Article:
2. Boris has personal reasons for being interested in an internship at the Moscow office.
  3. The firm is looking for individuals with long-term career potential for participation in the international exchange program.
  4. Boris meets all of the firm’s criteria for the internship program, except for his private plans that indicate the lack of long-term commitment to the firm.
  5. Given the limited number of people in the firm who meet all the criteria, including the ability to speak Russian fluently, Boris has a high probability of being selected for the position.
  6. Boris has the possibility of receiving a special financial aid package for an MBA program beginning in the fall, but he will not know for sure until February.

What Are the Ethical Issues?

  1. At what point is Boris morally obligated to reveal to the firm his personal plans to leave the firm?
  2. If Boris reveals his plan in October to leave the following August, will he be treated differently by the firm in terms of assignments, pay raises, etc.?
  3. If Boris applies for the exchange program, receives the opportunity, and accepts it, does he have any moral obligation to stay with the firm on a “long-term” basis?
  4. (How do you define “long-term?”)

Who Are the Primary Stakeholders?

  • Boris
  • Julie, as Boris’ sponsor in the program
  • The firm, both the local office and the Moscow office
  • Other applicants for the internship

What Are the Possible Alternatives?

  1. Boris can decide not to complete the application, based on his commitment to begin an MBA program in the near future.
  1. Boris can reveal to Julie his plans for an MBA program and then get her advice on whether he should still apply for the Moscow exchange program.
  2. Boris can complete the application, and:
  3. If accepted, accept the Moscow exchange program and delay the MBA program.
  4. If accepted, accept the Moscow exchange program, return for two months, and then leave the firm in August to begin the MBA program.
  5. If not accepted, continue plans to leave the firm in August for the MBA program.

What Are the Ethics of the Alternatives?

  • Ask questions based on a “utilitarian” perspective (costs and benefits).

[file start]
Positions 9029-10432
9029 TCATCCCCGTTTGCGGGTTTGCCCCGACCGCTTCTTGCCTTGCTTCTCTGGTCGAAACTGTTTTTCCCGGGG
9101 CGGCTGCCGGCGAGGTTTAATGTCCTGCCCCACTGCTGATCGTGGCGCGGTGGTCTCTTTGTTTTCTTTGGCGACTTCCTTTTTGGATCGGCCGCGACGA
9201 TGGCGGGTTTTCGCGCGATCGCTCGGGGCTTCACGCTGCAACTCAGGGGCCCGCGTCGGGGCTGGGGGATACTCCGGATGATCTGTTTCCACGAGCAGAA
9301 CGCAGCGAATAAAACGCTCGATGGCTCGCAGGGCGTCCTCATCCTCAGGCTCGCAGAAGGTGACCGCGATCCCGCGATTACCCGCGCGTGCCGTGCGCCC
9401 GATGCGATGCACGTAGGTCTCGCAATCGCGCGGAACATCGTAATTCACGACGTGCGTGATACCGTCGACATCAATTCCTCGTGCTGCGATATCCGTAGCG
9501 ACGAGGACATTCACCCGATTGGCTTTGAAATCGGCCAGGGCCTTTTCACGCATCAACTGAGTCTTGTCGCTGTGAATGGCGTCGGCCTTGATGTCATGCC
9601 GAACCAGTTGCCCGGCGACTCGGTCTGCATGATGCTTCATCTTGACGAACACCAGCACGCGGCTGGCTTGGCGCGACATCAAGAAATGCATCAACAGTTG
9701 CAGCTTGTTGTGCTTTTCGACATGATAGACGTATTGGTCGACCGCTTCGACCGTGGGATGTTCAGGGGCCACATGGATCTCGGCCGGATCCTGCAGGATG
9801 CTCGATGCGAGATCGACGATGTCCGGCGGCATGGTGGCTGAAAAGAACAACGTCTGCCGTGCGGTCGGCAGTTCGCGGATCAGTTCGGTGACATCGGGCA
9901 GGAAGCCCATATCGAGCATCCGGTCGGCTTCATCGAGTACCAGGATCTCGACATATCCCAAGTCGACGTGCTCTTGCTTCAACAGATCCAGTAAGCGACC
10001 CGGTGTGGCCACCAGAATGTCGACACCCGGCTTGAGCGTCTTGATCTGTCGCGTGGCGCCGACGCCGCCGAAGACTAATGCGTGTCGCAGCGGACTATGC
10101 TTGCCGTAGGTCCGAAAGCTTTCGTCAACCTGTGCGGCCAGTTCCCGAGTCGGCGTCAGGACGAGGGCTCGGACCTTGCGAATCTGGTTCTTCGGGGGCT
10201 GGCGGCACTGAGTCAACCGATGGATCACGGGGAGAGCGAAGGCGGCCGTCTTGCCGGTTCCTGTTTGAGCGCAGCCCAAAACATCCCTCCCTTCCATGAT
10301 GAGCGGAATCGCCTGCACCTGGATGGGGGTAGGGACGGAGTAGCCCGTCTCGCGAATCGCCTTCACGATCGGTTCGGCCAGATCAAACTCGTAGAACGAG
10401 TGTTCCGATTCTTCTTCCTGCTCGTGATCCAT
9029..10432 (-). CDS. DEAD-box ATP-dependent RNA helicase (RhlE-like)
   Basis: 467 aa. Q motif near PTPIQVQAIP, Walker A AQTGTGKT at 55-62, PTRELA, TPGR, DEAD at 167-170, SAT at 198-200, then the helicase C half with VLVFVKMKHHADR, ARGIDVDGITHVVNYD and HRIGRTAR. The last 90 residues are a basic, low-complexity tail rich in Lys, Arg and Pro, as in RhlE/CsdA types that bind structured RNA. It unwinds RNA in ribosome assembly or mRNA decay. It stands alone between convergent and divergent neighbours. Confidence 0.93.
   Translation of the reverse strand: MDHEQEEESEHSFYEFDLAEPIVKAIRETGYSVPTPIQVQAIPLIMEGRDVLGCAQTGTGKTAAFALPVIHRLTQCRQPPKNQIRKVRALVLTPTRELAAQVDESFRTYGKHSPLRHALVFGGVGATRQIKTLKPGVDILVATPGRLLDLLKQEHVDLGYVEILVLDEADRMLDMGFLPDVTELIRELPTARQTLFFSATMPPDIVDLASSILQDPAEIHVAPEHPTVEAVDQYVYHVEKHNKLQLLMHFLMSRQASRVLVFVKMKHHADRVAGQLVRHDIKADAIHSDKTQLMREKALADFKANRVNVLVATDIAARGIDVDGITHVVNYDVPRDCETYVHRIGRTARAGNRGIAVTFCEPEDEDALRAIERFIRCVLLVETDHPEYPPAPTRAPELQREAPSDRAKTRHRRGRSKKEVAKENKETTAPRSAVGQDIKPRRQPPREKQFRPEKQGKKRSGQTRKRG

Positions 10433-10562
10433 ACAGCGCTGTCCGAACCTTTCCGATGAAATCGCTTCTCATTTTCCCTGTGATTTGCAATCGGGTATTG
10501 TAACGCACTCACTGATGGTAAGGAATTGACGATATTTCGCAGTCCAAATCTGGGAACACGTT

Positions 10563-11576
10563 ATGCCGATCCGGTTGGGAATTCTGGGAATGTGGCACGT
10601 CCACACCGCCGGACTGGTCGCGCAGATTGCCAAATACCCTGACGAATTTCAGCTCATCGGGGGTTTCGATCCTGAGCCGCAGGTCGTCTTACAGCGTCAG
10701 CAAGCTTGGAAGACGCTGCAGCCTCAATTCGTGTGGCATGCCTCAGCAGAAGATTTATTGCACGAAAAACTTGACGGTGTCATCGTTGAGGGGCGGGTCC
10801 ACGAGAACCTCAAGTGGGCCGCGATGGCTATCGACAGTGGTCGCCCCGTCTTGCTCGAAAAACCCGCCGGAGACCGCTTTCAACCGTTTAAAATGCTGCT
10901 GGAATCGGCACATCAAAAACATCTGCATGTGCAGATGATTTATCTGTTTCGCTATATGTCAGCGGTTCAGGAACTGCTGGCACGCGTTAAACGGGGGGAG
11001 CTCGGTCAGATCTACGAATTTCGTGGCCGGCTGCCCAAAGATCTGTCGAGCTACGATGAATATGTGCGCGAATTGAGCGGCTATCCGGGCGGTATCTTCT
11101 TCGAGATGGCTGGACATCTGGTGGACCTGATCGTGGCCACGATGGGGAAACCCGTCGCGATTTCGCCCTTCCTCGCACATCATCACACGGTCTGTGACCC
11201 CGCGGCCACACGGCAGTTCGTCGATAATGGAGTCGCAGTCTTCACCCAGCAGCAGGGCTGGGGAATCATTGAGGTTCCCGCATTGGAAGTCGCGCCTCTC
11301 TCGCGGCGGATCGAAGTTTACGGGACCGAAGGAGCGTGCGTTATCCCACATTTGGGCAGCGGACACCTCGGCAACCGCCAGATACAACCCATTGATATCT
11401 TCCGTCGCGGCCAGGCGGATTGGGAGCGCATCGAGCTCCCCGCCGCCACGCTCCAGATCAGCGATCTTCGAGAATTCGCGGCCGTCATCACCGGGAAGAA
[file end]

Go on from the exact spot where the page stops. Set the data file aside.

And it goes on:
1. What possible alternative would provide the greatest benefit to the greatest number?
  2. How would costs be measured in this case? What are the potential costs (a) to Boris and (b) to the other stakeholders?
  3. Do the benefits outweigh the costs to Boris? To the other stakeholders?
  • Ask questions based on a “rights” perspective.
  1. What are Boris’s rights to privacy, as related to personal plans?
  2. Does Julie or the corporation have any rights to information in this case?
  • Ask questions based on a “justice” perspective (benefits and burdens).
  1. Which alternatives distribute the benefits and burdens most fairly among the stakeholders?
  2. Which stakeholder will possibly benefit the most from the situation?
  3. Which stakeholder(s) will possibly bear the greatest burden from the situation?

What Are the Practical Constraints?

  1. Boris must make the decision about the exchange program before information on the MBA program and funding will be available.
  2. Although Boris has a high probability of being accepted for the exchange program, as well as the MBA program, acceptance is not guaranteed.

What actions should be taken?

  1. What should Boris do?
  2. If you were Julie and Boris chose to confide in you, what would you advise Boris to do?
  3. Which ethical theories are the most helpful in resolving this situation?